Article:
Tue, Apr 07, 2015 - Page 8 News List

Map ‘errors’ confuse rival claims

By John Lim 林泉忠

On March 16, the Japanese Ministry of Foreign Affairs published a map issued in 1969 in China that marked the Diaoyutai Islands (釣魚台) as the Senkaku Islands, the Japanese name. A new round of arguments about sovereignty over the islands swiftly followed. Tokyo took a firm stance and said the map shows that Beijing recognized Japanese sovereignty over the islands in 1969. The Chinese Ministry of Foreign Affairs rejected the claim, but did not give a clear explanation why the map marked the islands as the Senkakus.

Japan said this “new discovery” will be used to direct the views of the international community. There is no question that this move will create certain pressure for Taiwan and China, as they try to win over the global community on the issue of sovereignty over the Diaoyutai Islands.

Hence, it is the responsibility of academics studying the Diaoyutai issue to restore historical fact and give a clear explanation of the “error” on the map.

This is not the first time that Japan has revealed “errors” regarding the Diaoyutais on Chinese maps since the People’s Republic of China (PRC) was established. Several years ago, Japanese MPs displayed a world map published in 1960 by the Beijing City Publisher of Maps, which named the islands as the Senkakus in Japanese and marked them as Japanese territory.

Beijing did not respond at the time, but this time, Chinese Ministry of Foreign Affairs spokesman Hong Lei (洪磊) addressed the issue by saying: “After the first Sino-Japanese War, Japan colonized Taiwan and the adjacent islands, including the Diaoyutai Islands, for a long time. The changes to the names of the islands on the maps have to do with the Japanese colonization.”

However, Hong’s explanation only skimmed the surface, so it is unclear what he meant.


As a matter of fact, this has to do with the 1900 renaming by Japan of each one of the “Diaoyu Islands,” as the Qing court called the island group, and the long-lasting impact of the renaming.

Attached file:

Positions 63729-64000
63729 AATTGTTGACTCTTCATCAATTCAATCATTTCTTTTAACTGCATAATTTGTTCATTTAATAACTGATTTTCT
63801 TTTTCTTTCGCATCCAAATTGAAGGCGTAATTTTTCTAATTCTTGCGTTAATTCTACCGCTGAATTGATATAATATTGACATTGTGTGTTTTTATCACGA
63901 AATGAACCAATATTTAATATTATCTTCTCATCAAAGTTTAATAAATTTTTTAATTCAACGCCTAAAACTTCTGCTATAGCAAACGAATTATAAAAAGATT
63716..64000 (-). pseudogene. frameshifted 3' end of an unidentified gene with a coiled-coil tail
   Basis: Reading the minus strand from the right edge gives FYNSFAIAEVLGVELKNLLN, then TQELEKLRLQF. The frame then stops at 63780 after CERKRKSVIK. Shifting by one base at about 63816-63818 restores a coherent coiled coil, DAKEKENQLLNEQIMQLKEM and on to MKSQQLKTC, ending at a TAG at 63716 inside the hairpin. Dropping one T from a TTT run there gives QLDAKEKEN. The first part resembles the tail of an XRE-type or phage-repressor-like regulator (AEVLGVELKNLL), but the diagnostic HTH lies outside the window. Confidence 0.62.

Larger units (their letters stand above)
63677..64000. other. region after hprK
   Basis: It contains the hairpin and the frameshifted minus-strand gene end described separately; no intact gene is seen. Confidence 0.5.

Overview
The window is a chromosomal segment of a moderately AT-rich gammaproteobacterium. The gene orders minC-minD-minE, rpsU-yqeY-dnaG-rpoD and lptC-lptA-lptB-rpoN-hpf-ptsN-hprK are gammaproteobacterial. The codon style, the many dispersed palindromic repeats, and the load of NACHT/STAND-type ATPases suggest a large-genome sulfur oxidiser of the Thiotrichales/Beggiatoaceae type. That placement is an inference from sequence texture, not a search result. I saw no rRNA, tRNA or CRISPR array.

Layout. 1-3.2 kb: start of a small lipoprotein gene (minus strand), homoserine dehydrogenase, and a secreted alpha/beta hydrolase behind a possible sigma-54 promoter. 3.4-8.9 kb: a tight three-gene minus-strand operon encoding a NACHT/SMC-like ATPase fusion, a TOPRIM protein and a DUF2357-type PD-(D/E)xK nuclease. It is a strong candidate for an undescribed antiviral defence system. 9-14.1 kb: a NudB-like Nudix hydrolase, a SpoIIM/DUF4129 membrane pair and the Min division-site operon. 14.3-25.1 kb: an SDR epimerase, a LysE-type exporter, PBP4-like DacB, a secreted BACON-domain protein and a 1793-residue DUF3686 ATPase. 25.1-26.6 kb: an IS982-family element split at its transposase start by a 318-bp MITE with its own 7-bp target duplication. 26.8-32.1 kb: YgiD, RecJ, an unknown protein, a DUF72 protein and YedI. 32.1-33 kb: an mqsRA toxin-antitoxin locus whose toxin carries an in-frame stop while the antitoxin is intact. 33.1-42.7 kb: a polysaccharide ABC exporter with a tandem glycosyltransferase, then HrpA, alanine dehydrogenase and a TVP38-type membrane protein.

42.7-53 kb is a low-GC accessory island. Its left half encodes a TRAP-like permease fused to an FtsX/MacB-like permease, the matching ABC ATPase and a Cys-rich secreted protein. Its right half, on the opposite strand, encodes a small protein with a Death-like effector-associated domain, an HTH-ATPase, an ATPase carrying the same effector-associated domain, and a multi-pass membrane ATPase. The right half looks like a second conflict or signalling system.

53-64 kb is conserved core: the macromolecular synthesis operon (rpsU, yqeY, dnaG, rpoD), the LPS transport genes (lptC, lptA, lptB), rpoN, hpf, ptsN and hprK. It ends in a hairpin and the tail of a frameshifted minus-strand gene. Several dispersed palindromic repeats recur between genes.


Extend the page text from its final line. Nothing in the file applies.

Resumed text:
In the 1870s, the Japanese empire had set its eyes on the Ryukyu Islands. At the time, the Diaoyutais were of strategic military importance to the Kavalan Subprefecture under the Taiwan Prefecture. In 1885, the Meiji government of Japan targeted the Diaoyutais, but decided not to declare the islands part of Japanese territory so as not to arouse Qing suspicion. However, in January 1895, the Qing court lost the first Sino-Japanese War, and the Japanese Cabinet decided to include the Diaoyutais in the territory of the Japanese empire.

The Qing court was unaware of this because the Japanese Cabinet’s decision was secret. After the Chinese defeat, Japan and the Qing government negotiated the cession of Taiwan. Since the Qing court was not reluctant to give up the Diaoyutais, viceroy Li Hongzhang (李鴻章), who was negotiating with Japan, did not focus on the islands northeast of Taiwan, including the Diaoyutais, but on preventing the cession of the islands west of Penghu and close to Fujian Province.

On April 17, 1895, the Qing court and Japan signed the Treaty of Shimonoseki, which stipulated that China would cede full sovereignty of the Pescadores and Taiwan to Japan in perpetuity. In 1900, Japan renamed the Diaoyutais and adjacent islands the Senkakus. In 1912, the Republic of China (ROC) was established, but since its territory did not include Taiwan, it ignored the Japanese use of the name “Senkaku Islands.”

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